Could we borrow a moment of your time and a quart jar of fish?

Dear Alaskans,

Though we may not be your typical neighbor, stopping by to request a cup of sugar, we mean no harm.  You see, gaining access to lakes is a peculiar business for us, since many are private with no public entrance.  It puts us into a bit of a pickle. If we come knocking at your door, it is because your lake contains a population of stickleback that is unique and very interesting to us.  It is likely one that has been monitored for 20+ years.

Counting the fish we've caught and choosing some to preserve

Counting the fish we’ve caught and choosing some to preserve

These fish (threespine stickleback) show immense variation from lake to lake, which is part of the reason why they fascinate us.  So, we do apologize for the inconvenience, but it is impossible for us to go to the lake down the way for a sample instead, because the stickleback in the lake down the way are not the same as the stickleback in your lake.

We will only take a moment to set our traps, let them soak overnight, and quietly return tomorrow to pick them up.  The traps do not hurt the fish; they allow for the fish to swim in and hold them live inside, preventing them from swimming out.

Setting traps at Sunshine Lake

Setting traps at Sunshine Lake

We have met many wonderful and generous people on our excursion around southern Alaska this year and in the past.  While we are the ones lugging around fish-filled buckets, your contribution of graciously pointing us to your lake is significant, and we would not have fish-filled buckets to lug without you.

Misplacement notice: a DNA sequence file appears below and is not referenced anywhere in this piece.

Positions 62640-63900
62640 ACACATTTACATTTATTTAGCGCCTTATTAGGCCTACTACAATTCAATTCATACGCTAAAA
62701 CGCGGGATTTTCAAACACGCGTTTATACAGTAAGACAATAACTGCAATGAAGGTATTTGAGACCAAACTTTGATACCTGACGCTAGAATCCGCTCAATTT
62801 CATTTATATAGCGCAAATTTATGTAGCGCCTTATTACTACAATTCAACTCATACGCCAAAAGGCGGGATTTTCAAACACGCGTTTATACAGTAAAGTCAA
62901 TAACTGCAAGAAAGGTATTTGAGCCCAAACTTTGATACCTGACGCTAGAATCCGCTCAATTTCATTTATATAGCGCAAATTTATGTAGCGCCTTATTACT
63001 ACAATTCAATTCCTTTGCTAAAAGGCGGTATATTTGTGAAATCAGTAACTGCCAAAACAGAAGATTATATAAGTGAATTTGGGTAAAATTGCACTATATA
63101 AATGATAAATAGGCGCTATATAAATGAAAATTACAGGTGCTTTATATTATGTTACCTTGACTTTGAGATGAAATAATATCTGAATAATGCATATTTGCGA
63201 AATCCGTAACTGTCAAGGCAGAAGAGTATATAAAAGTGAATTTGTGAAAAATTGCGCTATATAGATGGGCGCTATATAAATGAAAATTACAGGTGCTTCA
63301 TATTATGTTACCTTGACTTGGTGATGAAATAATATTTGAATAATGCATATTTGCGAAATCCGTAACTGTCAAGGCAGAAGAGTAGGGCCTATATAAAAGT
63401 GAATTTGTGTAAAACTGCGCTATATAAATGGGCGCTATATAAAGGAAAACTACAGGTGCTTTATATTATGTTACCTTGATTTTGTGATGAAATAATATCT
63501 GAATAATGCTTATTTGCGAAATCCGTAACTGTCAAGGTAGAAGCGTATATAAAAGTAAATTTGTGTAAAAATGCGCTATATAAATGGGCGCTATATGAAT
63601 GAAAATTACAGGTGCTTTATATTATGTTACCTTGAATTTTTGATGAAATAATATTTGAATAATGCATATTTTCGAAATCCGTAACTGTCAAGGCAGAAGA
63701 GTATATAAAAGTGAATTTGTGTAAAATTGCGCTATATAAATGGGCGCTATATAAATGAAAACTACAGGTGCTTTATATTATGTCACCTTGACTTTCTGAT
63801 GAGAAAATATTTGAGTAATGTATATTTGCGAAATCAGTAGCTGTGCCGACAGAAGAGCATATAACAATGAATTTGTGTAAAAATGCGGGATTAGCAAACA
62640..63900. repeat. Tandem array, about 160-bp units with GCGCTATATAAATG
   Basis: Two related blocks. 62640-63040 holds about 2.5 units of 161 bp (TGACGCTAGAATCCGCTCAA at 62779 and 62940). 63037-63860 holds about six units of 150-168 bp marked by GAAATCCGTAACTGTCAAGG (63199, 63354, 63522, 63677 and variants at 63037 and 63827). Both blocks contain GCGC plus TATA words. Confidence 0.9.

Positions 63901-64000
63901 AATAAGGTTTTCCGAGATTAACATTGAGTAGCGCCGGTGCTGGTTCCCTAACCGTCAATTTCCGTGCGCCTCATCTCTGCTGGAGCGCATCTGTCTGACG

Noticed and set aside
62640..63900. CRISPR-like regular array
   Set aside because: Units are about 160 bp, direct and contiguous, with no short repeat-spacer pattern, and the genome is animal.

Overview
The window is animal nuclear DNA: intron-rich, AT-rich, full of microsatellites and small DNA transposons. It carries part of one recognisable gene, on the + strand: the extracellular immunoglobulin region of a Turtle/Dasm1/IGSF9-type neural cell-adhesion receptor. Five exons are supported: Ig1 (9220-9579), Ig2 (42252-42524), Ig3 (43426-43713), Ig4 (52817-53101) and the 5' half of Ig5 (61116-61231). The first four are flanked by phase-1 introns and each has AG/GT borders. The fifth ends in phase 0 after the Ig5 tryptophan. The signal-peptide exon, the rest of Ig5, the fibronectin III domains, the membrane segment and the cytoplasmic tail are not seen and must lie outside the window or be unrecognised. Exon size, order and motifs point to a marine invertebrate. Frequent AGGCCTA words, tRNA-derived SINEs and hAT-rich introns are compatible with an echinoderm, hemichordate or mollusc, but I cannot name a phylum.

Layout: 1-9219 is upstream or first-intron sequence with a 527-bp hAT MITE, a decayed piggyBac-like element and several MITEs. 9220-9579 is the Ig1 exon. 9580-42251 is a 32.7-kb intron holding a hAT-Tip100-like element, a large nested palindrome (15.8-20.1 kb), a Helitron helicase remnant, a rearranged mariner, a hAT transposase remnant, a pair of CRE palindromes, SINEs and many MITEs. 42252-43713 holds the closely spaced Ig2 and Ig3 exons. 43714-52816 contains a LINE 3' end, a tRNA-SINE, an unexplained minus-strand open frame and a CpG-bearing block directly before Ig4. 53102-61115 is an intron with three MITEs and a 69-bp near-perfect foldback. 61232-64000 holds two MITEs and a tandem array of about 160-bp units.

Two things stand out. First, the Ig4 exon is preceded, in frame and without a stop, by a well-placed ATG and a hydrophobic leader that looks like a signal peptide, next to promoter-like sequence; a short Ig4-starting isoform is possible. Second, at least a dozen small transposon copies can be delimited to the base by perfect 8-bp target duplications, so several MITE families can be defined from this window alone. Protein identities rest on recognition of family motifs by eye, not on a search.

If you open your doors to find a group of swamp-stinking, rubber boot-wearing, minnow trap carrying individuals, a wave on to your lake is all we need and we will leave with a jar of fish and the utmost gratitude.

We now say so long, and thanks for all the fish.

We hope to see you next year.


From your 2013 Clark StickleCrew

Cynthia, Emma, Ryan, and John carrying traps, buckets, and samples out of Whale Lake

Cynthia, Emma, Ryan, and John carrying traps, buckets, and samples out of Whale Lake

John, Emma, Cynthia, Melissa, and Ryan


P.S.  There are stickleback lovers from other universities in the lakes too, we can vouch for them if they show up with a quart jar as well.

P.P.S.  If you have friends in the neighborhood, we would love for you to share our goal with them so if we end up on their doorstep one day, they won’t be so confused.

P.P.P.S.  If you would like information or pictures from your lake, feel free to contact any one of us or fellow lab members (See tab above)!

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